Learning how to be a good financial advisor
is about more than investment returns

Believe it or not, investment results aren’t the only thing prospective clients consider when choosing a financial advisor. In fact, according to the Wall Street Journal, many investors don’t even ask for proven track records when evaluating advisors, a surprising statistic since numbers are essentially the product an advisement firm sells. But if not numbers, then what criteria determine how to be a good financial advisor?

How to be a good financial advisor: Trust and rapport

The relationship between investor and advisor is no different than any other relationship in that it requires a particular foundation built on more than superficial footing. That’s not to say that an advisor’s numbers aren’t important—they are—but numbers alone don’t always determine where people put their money. No matter the price, you wouldn’t buy a house or a car or an insurance policy if you didn’t trust the salesperson, and that trust has little to do with track records and everything to do with how salespeople conduct themselves.

How do you establish trust? By building rapport through activities and behaviors that demonstrate not only your expertise with investments but also your commitment to your clients as people instead of dollar signs.


lead-managerlead-managerWhen you are ready to turn those potential leads into new customers, schedule a free demo of our lead management software to put it into practice. 


How to be a good financial advisor: Knowledge with integrity

First and foremost, it’s important that a prospective client believes you have the knowledge it takes to handle their investments responsibly. But that knowledge has limits. You can follow trends and world events that will help you predict market behavior and subsequently base your investment decisions on that, but at the end of the day, a prediction is just that—an educated guess.

If you claim to have a brand of knowledge that goes beyond prediction, it may come across to a client as a red flag. Financial advisors are not omniscient, and clients will have more respect for advisors who admit fallibility than those who claim to have mastered the markets beyond the point of reason. Vulnerability shows integrity, and integrity builds character, which in turn creates trust.

How to be a good financial advisor: Pay attention to more than the markets

It goes without saying that a good financial advisor always has a pulse on market activity so he or she can make the best investments on behalf of their clients. But a good advisor also has a pulse on the clients themselves. It’s human nature for people to want to feel cared for and that’s not going to happen if you’re neglecting e-mails, failing to return phone calls, and otherwise treating a client as a number instead of a person.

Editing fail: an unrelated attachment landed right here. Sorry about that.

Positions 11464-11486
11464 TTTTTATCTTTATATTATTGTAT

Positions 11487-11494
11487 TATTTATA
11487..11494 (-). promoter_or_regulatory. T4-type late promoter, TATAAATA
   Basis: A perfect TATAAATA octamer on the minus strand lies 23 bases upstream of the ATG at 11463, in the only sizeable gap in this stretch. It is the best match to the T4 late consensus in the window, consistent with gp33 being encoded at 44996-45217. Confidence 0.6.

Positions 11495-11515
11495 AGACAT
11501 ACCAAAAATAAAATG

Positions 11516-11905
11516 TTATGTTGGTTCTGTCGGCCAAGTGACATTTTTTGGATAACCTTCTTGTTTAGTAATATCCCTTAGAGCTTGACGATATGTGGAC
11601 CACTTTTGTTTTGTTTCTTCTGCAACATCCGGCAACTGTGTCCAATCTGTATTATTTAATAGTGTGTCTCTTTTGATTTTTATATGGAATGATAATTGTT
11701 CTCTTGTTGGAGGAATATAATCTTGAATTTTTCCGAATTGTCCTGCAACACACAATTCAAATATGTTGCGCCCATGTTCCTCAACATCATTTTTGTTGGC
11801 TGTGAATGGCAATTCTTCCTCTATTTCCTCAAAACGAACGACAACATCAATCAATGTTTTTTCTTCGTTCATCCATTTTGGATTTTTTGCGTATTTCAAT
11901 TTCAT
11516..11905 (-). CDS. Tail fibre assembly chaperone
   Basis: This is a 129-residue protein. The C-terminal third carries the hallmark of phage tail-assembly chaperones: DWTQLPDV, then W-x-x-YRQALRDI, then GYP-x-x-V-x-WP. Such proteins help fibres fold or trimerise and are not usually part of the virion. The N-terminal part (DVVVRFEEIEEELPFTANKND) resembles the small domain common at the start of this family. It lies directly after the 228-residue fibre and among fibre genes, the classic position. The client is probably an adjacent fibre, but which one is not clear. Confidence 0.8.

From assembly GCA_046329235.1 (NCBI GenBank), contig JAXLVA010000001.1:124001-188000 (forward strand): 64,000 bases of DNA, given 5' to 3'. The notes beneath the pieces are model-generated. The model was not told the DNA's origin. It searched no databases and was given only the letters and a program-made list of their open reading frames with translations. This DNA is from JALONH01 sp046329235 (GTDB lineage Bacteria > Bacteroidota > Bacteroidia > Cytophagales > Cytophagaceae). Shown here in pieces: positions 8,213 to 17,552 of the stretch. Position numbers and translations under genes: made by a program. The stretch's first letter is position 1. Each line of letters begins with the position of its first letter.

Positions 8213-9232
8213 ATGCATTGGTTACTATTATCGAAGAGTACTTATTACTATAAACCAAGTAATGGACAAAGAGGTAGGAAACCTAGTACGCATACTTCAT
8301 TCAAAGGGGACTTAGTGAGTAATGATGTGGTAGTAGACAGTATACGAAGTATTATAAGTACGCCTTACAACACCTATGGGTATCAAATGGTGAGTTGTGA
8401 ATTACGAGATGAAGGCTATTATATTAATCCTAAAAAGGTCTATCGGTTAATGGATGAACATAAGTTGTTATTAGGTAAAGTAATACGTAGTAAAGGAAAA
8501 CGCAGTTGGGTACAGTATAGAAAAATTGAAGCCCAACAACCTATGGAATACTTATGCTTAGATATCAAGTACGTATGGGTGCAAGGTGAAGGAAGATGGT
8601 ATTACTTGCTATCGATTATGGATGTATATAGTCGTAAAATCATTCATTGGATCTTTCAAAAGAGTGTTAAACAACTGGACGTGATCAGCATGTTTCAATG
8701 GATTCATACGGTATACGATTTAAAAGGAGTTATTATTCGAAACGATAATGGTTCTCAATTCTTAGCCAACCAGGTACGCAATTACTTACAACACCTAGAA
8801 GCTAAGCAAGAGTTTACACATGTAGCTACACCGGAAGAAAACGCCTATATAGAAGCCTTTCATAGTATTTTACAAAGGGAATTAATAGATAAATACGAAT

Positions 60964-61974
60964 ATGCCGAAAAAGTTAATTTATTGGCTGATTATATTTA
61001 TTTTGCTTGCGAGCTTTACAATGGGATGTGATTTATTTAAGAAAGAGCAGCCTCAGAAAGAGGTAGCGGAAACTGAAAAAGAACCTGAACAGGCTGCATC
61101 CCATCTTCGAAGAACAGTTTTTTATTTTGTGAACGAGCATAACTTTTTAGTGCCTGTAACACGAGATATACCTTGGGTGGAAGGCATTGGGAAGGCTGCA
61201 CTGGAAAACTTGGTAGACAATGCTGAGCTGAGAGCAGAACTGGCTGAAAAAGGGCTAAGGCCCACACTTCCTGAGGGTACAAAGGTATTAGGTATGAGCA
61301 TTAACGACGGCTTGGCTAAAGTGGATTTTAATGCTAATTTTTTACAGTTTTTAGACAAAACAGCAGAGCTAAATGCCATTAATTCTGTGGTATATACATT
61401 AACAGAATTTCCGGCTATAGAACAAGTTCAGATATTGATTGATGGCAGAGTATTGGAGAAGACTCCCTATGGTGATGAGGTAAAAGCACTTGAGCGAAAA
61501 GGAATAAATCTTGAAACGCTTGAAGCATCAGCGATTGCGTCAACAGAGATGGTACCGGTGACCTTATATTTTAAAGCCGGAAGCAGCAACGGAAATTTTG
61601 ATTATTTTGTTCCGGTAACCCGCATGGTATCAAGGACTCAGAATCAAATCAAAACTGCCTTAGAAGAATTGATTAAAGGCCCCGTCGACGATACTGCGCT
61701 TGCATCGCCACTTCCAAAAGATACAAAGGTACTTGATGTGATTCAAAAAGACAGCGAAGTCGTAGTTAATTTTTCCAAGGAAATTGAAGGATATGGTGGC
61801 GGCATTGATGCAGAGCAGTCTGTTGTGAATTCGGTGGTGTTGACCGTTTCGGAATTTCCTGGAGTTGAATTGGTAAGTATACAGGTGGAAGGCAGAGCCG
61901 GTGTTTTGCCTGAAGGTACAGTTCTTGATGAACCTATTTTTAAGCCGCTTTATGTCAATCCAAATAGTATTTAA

At the very minimum, meet with your clients once a quarter (more often for heavier investors). In between meetings, check in from time to time, even if it’s only to say hello. If you have trouble keeping track of all your clients, purchase CRM software that will help you to stay on top of each portfolio you manage. The rate of return on happy customers will be well worth the investment.

How to be a good financial advisor: Demonstrate objectivity and independence

One of the reasons many clients start out skeptical is because there have been plenty of financial advisors in the past who’ve served their own interests before the interests of their customers. But being a good financial advisor means managing a client’s wealth the way they want it managed. If that means less risky investments with slightly lower returns, then that’s what you should do. Discuss each investment decision with your clients, empower them to be the ones ultimately making the decisions. Make them the money they’re looking for and you’ll end up with a client for life, and that’s far more valuable than a one-time heavyweight return.

How to be a good financial advisor: Personal touches

Do things for your clients that other advisors don’t do. Take early morning and late night meetings to accommodate busy schedules. Teach them something about the craft of investing. Take them out to a networking event and introduce them to other clients and investors. Do whatever you can to show them that you are more invested in them as people than you are in their portfolios (although the portfolios should be a close second).


lead-managerlead-managerWhen you are ready to turn those potential leads into new customers, schedule a free demo of our lead management software to put it into practice. 


What steps do you take to go above and beyond as a financial advisor? Share your ideas in the comments.